From Yulun (Public Opinion) to Yuqing (Public Sentiment): Their History and Practice in China’s Information Management
Yong Hu, Beijing University
4:00pm – 6:30pm, 26 May, 2016
Room 119, John Goodsell Building, UNSW Kensington, Sydney
Panelists: Haiqing Yu (UNSW), Jing Zhao (UNSW), Wanning Sun (UTS), Joyce Nip (USYD), and Jian Xu.
In this public seminar Professor Yong HU traces the change of lexicon from yulun (public opinion) to yuqing (public sentiment) and the evolution of the latter in China’s information control and management system. Yuqing is a product of public opinion control in the Internet age. It can be understood as a kind of intelligence on public opinion. It operates as both a sanctioning and screening mechanism of yulun. It was originally developed to serve the ruling elites’ need to understand public sentiments on the ground in order to solve social problems for the purpose of maintaining social stability. But gradually it has morphed into an organized control of public opinion, and become a standard Party and government practice to contain and even eliminate public opinion. The change of lexicon and practice from yulun to yuqing is a result of the change in China’s information governance and social management. Yuqing has been used to put down sparks in the prairie, rather than promoting fundamental changes based on the “sentiments” of the masses. Yuqing monitoring has morphed into an organized mechanism of social control.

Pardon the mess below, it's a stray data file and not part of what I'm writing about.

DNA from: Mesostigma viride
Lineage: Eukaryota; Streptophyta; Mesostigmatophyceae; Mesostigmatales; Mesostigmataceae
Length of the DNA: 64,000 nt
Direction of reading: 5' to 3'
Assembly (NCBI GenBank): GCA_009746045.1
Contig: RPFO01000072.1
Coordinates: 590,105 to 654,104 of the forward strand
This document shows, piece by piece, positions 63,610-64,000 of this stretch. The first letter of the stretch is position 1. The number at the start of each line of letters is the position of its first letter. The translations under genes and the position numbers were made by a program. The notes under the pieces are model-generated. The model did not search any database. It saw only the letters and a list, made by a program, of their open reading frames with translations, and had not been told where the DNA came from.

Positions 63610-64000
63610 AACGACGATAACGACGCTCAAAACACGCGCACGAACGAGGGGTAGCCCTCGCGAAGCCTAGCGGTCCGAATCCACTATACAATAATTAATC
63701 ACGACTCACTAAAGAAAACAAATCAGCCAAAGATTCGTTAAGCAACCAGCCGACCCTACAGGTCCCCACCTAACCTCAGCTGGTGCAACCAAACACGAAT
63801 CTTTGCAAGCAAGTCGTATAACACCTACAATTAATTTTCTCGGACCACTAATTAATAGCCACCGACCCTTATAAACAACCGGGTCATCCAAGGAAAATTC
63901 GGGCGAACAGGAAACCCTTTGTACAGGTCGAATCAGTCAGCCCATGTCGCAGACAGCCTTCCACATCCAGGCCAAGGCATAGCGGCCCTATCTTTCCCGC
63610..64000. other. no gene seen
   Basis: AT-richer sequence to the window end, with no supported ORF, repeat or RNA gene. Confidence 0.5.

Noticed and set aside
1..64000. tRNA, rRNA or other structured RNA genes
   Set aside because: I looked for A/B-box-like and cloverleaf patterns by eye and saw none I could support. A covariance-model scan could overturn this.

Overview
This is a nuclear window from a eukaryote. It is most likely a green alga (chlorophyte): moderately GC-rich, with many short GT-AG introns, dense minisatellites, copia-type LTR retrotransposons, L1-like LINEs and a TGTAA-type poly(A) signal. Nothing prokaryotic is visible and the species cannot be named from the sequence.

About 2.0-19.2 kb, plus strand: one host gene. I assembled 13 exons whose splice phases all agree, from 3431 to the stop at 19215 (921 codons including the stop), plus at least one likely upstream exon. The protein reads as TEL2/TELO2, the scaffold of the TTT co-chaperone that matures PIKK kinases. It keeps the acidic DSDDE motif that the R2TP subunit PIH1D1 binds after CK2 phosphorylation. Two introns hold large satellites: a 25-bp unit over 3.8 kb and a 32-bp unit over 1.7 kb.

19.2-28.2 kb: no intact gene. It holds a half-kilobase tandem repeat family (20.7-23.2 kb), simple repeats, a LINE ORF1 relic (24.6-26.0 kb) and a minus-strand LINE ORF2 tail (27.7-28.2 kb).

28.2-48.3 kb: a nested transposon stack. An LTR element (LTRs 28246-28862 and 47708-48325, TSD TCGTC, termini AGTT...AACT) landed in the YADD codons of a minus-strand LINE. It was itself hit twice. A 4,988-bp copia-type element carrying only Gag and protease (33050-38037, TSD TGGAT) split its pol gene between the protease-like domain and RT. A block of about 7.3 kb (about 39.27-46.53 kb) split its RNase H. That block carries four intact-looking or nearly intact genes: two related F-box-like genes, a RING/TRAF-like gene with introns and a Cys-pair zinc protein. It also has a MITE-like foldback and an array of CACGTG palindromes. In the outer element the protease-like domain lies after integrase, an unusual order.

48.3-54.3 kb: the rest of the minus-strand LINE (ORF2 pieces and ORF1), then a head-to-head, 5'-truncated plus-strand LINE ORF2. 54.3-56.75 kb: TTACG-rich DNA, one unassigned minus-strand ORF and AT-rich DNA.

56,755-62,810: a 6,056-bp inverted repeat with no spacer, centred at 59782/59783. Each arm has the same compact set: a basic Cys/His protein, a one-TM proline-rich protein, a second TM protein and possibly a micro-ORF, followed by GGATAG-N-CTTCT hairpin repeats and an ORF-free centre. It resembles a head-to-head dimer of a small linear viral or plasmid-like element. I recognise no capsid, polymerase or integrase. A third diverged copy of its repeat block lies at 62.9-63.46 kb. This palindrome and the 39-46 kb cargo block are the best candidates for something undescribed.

Yong Hu is Professor of journalism and communication at Beijing University, China, and a well-known new media critic and Chinese Internet pioneer. He is the author of 13 books and numerous articles on Chinese Internet and digital communication. Hu is also a veteran journalist, translator, social activist, blogger, and entrepreneur in digital and social media. He is the founding director of Communication Association of China and China New Media Communication Association; and co-founder of the Digital Forum of China and Chinavalue.net.
The event will commence from 4pm with lecture from 4:30-5:30pm. Followed by a panel discussion and Q&A from 5.30-6.30pm.